“This does not just cover cancer, the shortage of dialysis machines is another concern along with the trained specialists and consumables needed to provide treatment in PNG. Sir Peter said the community in Lae and the hospital board are raising money themselves to accommodate cancer patients and in turn he (Sir Peter) supported Dr Niblett who regardless of his own disability was very well respected as evident by the number of people who have spoken since his passing early last week.
Post Courier, July 20, 2017
Churches in PNG engaged in Health, HIV and education projects and programs are encouraged to continue to be accountable and transparent before God when dealing with public funds and ensure the promotion of good governance “as we continue to provide vital basic services to our people in PNG.” Chairman of PNG Christian Leaders Alliance on HIV and AIDS, Cardinal Sir John Ribat, said this when he presented the acquittal of K300,000 to the National Gaming Control Board community benefit fund this week. Cardinal Ribat said NGCB was the major sponsor who helped fund the first HIV Summit for Heads of Churches in PNG, which was staged on March 15 and 16. “NGCB supported the first HIV Summit for Heads of Churches with K300,000, and as our commitment we are honouring it by documenting our acquittals report and presenting it back to our sponsor,” he said.
“PNG Christian Leaders Alliance on HIV and AIDS and the heads of churches, who are members of this alliance, want to be accountable and transparent as much as possible.
After receiving the K300,000 acquittals from Cardinal Ribat on behalf the chief executive officer of NGCB Imelda Agon, acting director community benefit fund Ms Rayleen Kurua, praised Cardinal Ribat for his leadership and for the heads of churches for their collective effort in achieving success in the first HIV summit. “Many organisations who receive funding from NGCB fail to acquit funds, and we hardly see organisations coming in like this to present their acquittals report,” she said.
Post Courier, July 21, 2017
A new United Nations AIDS (UNAIDS) report on the global HIV epidemic has found new HIV infections in Papua New Guinea have increased by 4 percent between 2014 and 2016.
And at the same time, the country has experienced a significant improvement in its HIV treatment coverage with 52 percent of all people living with HIV accessing life-saving antiretroviral medicine. But UNAIDS has urged PNG to renew its commitments and investments in the country’s HIV response and to address the difficult legal and policy issues which continue to impede the country’s prevention, treatment and care programs.
There is a need to review the architecture of the country’s response within the changing financial landscape and the evolving understanding of the country’s epidemic.
According to a statement released by the UNAIDS, (Ending AIDS: Progress towards the 90-90-90 targets) finds a slight upward trend with an estimated 2800 new HIV infections occurring in Papua New Guinea last year. “This uptick follows several years where new infections have stubbornly remained stable, recording no decline,” UNAIDS PNG director David Bridger said. “Clearly prevention efforts have stalled and Papua New Guinea needs to return to the leadership it has shown with such success in the past and re-invigorate its HIV response.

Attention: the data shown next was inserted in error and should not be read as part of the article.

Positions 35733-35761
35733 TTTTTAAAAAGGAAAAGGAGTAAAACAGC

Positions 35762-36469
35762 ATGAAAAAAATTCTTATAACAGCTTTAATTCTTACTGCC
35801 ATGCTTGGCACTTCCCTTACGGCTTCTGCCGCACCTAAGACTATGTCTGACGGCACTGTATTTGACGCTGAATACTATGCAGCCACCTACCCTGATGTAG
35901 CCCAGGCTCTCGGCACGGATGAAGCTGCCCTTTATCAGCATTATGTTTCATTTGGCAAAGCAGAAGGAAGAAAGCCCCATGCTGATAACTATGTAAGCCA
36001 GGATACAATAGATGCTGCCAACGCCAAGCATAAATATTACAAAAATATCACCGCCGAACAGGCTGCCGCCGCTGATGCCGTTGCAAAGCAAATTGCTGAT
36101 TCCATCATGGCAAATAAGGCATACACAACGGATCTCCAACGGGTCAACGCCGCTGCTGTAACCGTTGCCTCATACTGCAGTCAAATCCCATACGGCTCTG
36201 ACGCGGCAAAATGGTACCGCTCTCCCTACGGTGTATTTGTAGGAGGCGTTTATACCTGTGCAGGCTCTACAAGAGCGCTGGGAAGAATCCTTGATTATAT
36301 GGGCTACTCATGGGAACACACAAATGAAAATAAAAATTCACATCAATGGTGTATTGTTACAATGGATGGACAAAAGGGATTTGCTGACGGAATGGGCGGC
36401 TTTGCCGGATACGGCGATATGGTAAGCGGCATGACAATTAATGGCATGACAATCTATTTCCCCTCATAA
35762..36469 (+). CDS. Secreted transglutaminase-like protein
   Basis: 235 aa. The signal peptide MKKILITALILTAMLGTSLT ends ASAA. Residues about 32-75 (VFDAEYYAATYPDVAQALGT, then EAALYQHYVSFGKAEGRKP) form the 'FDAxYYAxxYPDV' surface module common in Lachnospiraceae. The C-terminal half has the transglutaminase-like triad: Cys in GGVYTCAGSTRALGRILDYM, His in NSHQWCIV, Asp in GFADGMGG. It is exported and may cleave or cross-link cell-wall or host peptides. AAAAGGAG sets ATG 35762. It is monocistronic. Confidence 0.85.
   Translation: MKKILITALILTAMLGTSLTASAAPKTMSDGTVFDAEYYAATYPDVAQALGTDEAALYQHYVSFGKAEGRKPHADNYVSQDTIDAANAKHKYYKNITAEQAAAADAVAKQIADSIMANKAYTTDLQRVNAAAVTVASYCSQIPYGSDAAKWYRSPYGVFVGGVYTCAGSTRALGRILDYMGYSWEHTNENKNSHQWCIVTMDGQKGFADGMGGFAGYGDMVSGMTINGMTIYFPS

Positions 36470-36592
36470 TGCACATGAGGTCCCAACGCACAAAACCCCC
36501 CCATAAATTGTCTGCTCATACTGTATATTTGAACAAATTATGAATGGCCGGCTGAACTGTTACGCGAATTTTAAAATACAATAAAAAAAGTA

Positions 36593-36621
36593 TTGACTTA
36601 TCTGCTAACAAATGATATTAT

Prevalence of blindness rates 5.6 pc
July 21, 2017 The National
A recent survey revealed that Papua New Guinea has an estimated national prevalence rate of 5.6 per cent of blindness, says PNG Eye Care deputy chief ophthalmologist Dr Jambi Garap.
Garap said the first national rapid assessment of avoidable blindness (RABB) percentage translated into 40,000-plus adults of 50 years and over being blind in both eyes and 70,000 in one eye. “The commonest cause of blindness is cataract and the need to wear glasses. So that means in PNG cataract surgery can be done, but if you look at the 40,000 against the 14 or less doctors there is a big task,” she said. “They need a team of doctors to work with and they need things that they need to work with, consumables which are expensive. It will be about doing one cataract surgery for about K100, if we got everything together for one person.”
She said other challenges apart from up skilling doctors to carry out cataract surgery include infrastructure, upgrading the theatre with microscopes and instruments and a fulltime eye team. “For the people out there in PNG they just need to make sure that they bring their parents for an eye test. If you are living in a town or city where there is an eye doctor you need to bring your parents or the elderly to have an eye check.
Refugees forced to move as Demolition Begins
Post Courier, July 26, 2017
Refugees on Manus Island say they are stressed and worried now the Australian and Papua New Guinea governments have begun demolishing accommodation in the detention centre.
“Charlie” compound, which housed 10 men, has been taken down. The 700 refugees in the detention centre have been told to move into a new “transit” centre closer to the main town, but they fear they will not be safe there.